Fourth: History

    The lion's share of martial arts in the world today are directly descended from past military usage. Yes, there are notable exceptions (capoeira off the top of my head). No one can deny that formulated fighting systems were birthed with war in mind; everything from boxing, karate, muay thai, and FMA were created from a need for efficient combat solutions in the face of organized war. And a soldier is a soldier, whether they were tribal warriors protecting their village with spears or uniformed servicemen marching in step. There are valuable lessons to be learned from a military perspective. I'm not insinuating that a military perspective is more viable than any other; simply that it would be a dangerous oversight to disregard it entirely, or underestimate its efficacy.

    Fifth: Real servicemen do not play the "Who's tougher?" game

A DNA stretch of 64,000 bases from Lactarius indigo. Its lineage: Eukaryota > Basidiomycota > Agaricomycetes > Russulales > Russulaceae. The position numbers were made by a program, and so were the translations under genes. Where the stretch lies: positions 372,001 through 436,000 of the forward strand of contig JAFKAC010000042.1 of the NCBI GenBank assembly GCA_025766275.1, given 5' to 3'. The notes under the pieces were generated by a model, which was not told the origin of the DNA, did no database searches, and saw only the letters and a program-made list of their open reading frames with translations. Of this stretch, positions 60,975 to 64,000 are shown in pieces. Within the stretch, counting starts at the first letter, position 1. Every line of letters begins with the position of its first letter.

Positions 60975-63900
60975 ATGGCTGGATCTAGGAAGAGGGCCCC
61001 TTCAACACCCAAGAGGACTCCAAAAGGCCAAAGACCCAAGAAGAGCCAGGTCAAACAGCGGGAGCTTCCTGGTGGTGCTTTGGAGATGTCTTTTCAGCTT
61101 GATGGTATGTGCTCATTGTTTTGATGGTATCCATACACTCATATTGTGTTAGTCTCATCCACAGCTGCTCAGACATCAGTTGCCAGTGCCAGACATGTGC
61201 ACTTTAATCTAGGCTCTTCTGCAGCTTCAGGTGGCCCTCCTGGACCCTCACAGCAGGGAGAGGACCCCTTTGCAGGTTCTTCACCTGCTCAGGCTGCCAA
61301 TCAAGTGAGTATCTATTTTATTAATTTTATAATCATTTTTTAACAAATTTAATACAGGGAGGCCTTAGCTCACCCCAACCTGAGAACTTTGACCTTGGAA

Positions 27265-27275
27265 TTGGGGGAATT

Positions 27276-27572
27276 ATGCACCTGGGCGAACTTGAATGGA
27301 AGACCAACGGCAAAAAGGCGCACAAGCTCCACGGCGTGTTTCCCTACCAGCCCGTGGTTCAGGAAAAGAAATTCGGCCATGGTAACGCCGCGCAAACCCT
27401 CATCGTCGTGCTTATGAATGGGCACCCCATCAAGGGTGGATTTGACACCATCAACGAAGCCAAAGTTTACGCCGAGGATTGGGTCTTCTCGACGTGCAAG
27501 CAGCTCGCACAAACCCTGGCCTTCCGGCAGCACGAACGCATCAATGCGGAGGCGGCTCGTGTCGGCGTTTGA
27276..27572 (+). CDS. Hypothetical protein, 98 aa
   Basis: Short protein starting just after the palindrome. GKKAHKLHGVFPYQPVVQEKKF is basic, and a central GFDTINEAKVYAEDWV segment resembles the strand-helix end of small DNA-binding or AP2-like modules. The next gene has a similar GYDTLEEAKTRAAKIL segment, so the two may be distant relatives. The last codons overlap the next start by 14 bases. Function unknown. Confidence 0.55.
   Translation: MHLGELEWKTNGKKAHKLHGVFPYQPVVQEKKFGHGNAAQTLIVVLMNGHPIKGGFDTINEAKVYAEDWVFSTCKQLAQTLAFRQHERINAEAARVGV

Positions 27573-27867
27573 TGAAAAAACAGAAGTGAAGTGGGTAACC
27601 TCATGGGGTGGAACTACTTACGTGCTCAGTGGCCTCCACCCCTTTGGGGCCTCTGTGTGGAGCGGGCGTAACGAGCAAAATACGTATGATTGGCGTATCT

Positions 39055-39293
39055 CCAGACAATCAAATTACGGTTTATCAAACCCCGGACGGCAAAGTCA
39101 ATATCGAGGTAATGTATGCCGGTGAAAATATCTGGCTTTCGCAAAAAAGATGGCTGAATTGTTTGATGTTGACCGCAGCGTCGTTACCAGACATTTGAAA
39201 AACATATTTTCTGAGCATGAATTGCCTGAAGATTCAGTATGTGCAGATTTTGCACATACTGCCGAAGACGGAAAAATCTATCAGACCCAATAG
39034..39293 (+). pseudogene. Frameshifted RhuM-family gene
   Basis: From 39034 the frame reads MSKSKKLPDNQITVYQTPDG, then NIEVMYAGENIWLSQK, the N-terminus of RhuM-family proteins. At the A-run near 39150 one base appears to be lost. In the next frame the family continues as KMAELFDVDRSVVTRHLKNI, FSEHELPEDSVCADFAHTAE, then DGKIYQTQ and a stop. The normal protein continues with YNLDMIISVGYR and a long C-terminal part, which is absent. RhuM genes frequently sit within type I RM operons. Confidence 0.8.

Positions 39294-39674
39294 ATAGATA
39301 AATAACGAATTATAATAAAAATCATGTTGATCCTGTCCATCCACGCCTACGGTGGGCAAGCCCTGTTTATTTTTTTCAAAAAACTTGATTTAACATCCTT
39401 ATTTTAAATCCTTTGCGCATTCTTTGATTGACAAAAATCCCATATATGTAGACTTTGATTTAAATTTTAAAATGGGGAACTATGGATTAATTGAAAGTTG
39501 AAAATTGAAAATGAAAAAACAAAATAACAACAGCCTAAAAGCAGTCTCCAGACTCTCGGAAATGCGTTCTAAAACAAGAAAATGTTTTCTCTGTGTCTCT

This concept that somehow Marines and SEALs are magically stronger or more "combat focused" than any other branch is a childish statement which reveals an appalling depth of ignorance. That playground rivalry crap may be played up by recruiters and kids straight out of basic/boot, but in the real military (especially in time of war) it has no place. Multiple units in every branch of the service practice and learn different styles of martial arts. While in the Rangers I studied everything from standard Army Combatives under Matt Larson (a permutation of BJJ) to Karate and Muay Thai. Certain units will emphasize these arts more, others will not. The Marines as a whole don't have a better, or worse, system than anyone else. It's all about the soldier in question. What the soldier/marine/sailor/airmen does with what they have learned is the key. You get a combat Army vet and a combat Marine vet in the same bar and ask them whose tougher they are gonna laugh in your face. Then they are going to go have a beer together and commiserate in their mutual experiences. I'll tell you honestly that I would never have graduated Ranger School if it had not been for my assigned Ranger Buddy, who was a Marine from 1st Recon out of Okinawa. What branch of service a person's experience comes from makes no difference. To state otherwise is a demonstration of ignorance.